The omicron variant has been detected in 50 countries and 19 U.S. states.

“We expect that number to increase,” Rochelle Walensky, the director of the Centers for Disease Control and Prevention, said Tuesday.

Dr. Anthony Fauci said anecdotal evidence, mainly from South Africa, suggests omicron causes mild COVID-19 symptoms.

“It appears with the cases that are seen, we are not seeing a very severe profile of disease. In fact, it might be, and I underscore, might be, less severe as shown by the ratio of hospitalizations per number of new cases,” said Dr. Fauci, the director of the National Institute of Allergy and Infectious Diseases.

“This could be influenced by the fact that many in this particular cohort are young individuals, [but] the hospital stay seems to be less and the use of supplemental oxygen seems to be less,” he said. “Again, I caution you, these are still preliminary.”

Cases reported in the U.S. have tended to affect vaccinated people, who also reported mild symptoms.

The bad news is that omicron is producing an evident surge in cases in South Africa, from 266 reported infections on Nov. 6 to 10,628 on Monday.

“The almost vertical inflection of this clearly argues toward a high degree of transmissibility,” said Dr. Fauci, using a chart to underscore the rise.

GlaxoSmithKline, meanwhile, reported good news on the treatment front. The monoclonal antibody drug it created with American drugmaker Vir Biotechnology, sotrovimab, was able to combat the omicron spike protein in lab studies.

“These data add to the growing body of preclinical evidence demonstrating that sotrovimab retains activity against all tested variants of concern,” the company said Tuesday.

On vaccines, Dr. Montefiori’s team of eight scientists at Duke is coordinating with scientists at the National Institutes of Health and another team at Emory University.

NIH and Moderna are sponsoring the work from the individual teams, which allows for independent confirmation of results from each lab. They are testing multiple dilutions of the vaccine on a device with dozens of small petri dishes, known as a 96-well plate, that allows them to study the presence and level, or titer, of antibodies produced in the blood samples.

Part of the reason the coronavirus is spreading so many variants around the world is that the crisis is sweeping. Many countries are collecting samples for sequencing, so mutations are spotted sooner and elevated to the public discourse.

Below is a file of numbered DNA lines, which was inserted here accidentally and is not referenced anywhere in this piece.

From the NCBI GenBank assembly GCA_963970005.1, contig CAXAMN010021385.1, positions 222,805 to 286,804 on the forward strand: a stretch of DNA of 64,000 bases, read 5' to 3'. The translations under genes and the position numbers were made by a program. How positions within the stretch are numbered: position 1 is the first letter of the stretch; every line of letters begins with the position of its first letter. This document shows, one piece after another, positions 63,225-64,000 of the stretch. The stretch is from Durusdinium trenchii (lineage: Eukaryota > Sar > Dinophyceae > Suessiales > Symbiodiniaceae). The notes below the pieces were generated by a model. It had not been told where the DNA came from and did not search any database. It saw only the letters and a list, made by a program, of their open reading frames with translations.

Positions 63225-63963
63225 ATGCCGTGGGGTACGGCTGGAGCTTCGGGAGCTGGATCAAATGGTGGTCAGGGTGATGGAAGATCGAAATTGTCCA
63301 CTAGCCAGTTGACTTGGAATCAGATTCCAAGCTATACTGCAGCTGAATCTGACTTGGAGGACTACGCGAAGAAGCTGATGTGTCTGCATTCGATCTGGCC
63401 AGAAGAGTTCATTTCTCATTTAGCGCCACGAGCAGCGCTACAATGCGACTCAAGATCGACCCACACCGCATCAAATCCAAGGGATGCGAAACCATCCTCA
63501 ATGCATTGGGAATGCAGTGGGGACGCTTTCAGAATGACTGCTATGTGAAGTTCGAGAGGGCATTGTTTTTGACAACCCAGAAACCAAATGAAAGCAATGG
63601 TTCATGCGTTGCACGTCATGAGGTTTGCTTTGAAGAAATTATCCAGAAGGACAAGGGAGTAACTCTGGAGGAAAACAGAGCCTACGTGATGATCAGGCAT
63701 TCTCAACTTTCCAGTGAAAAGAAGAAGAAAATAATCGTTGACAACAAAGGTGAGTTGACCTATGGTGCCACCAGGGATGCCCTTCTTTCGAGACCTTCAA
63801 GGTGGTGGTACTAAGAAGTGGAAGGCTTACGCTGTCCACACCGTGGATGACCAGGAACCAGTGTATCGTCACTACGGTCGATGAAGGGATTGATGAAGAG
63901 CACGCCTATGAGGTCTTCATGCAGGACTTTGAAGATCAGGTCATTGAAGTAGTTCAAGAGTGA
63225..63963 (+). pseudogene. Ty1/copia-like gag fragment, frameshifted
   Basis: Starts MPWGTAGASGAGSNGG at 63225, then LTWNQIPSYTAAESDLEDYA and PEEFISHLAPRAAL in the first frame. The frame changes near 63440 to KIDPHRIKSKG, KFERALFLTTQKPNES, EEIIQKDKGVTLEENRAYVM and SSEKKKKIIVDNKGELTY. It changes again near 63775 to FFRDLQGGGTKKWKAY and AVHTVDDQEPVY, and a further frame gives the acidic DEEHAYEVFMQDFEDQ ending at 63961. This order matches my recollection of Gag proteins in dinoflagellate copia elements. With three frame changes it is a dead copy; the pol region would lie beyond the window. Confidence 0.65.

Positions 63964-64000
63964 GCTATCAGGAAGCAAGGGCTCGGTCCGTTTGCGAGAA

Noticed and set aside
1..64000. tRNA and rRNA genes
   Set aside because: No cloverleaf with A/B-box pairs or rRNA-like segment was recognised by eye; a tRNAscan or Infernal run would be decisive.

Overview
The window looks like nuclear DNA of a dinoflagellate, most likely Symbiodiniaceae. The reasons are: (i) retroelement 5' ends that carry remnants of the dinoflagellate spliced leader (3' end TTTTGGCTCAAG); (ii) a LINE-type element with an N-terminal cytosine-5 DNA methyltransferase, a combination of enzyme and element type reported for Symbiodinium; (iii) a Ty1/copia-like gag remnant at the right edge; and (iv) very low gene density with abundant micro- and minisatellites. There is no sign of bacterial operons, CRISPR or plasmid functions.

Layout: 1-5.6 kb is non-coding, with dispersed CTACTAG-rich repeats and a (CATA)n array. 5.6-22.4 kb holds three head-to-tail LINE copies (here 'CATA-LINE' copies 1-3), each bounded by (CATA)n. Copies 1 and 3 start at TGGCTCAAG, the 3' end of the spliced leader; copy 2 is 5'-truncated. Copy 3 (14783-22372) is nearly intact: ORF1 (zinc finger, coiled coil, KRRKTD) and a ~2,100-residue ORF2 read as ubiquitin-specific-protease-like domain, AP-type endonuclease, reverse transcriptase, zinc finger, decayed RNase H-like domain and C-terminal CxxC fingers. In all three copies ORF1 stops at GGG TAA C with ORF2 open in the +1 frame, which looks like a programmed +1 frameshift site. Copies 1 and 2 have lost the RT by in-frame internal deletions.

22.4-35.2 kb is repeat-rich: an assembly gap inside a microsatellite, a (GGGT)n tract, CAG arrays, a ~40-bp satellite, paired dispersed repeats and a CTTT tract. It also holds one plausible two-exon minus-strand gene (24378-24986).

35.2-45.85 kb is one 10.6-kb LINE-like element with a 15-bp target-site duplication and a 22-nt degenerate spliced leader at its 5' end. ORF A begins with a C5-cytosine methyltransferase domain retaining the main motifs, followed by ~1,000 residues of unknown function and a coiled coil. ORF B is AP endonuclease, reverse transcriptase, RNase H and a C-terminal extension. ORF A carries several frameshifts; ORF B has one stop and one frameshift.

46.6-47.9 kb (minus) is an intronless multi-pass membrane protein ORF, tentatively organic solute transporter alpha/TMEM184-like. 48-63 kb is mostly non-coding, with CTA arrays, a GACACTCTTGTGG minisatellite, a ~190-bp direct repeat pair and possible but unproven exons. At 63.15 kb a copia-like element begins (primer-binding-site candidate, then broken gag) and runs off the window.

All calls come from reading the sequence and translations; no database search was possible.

The number of mutations is also tied to the nature of viruses.

“Bacteria use DNA, viruses use RNA. It’s a slightly different chemical, but basically, RNA is less chemically stable. It allows viruses to go through evolution a lot more quickly,” Mr. Kissler said. “That gives it a lot of opportunities for those rare, advantageous changes to occur.”

One leading hypothesis, which hasn’t been proved, is that the virus mutates swiftly in immunocompromised patients. They hold on to the virus for a long time, exposing the pathogen to immune responses that allow viruses to develop workarounds.

“It’s right in that sweet spot where [the virus is] challenged but not so much it disappears,” Mr. Kissler said.

Omicron is the second significant variant first detected in South Africa, which has a high prevalence of HIV/AIDs. Scientists, however, caution that it is unclear where these variants originated.

Members of Congress and others have debated whether the first strain of the coronavirus came from China. A lack of cooperation from Beijing has muddled that picture. A live-animal market in Wuhan was blamed at first, though others suspect a lab leak from a virology institute in the central Chinese city, perhaps with man-made engineering.

Scientists say the virus probably originated in bats and may have passed through an intermediary species before reaching humans.

“When it jumps to a new species, those adaption features that are optimal for surviving in bats need to adjust to survive in people. What this virus has been doing is evolving to adapt to its new human host,” Dr. Montefiori said.

The virus will reach optimal transmission before it stabilizes, meaning mutations won’t make it any fitter, the doctor said.

“We don’t know when that is going to happen,” he said. “There’s always the next variant. I think we just have to come to expect that.”

For more information, visit The Washington Times COVID-19 resource page.

• Tom Howell Jr. can be reached at thowell@washingtontimes.com.